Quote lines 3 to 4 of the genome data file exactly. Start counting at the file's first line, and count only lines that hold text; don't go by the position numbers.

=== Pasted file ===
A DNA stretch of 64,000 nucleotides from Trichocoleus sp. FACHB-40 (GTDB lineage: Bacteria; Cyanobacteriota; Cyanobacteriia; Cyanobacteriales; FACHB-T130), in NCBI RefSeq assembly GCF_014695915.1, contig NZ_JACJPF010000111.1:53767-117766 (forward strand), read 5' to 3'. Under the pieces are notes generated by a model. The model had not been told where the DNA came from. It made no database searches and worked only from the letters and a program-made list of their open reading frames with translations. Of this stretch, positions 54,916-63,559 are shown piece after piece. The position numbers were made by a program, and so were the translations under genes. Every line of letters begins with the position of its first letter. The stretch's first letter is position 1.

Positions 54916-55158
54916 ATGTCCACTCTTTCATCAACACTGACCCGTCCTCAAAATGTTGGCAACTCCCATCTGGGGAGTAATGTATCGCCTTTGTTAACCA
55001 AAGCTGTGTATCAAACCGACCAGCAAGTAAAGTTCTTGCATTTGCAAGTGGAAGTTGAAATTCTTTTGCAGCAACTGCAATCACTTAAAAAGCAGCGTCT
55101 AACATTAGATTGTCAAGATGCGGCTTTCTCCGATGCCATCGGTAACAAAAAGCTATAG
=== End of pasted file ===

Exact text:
54916 ATGTCCACTCTTTCATCAACACTGACCCGTCCTCAAAATGTTGGCAACTCCCATCTGGGGAGTAATGTATCGCCTTTGTTAACCA
55001 AAGCTGTGTATCAAACCGACCAGCAAGTAAAGTTCTTGCATTTGCAAGTGGAAGTTGAAATTCTTTTGCAGCAACTGCAATCACTTAAAAAGCAGCGTCT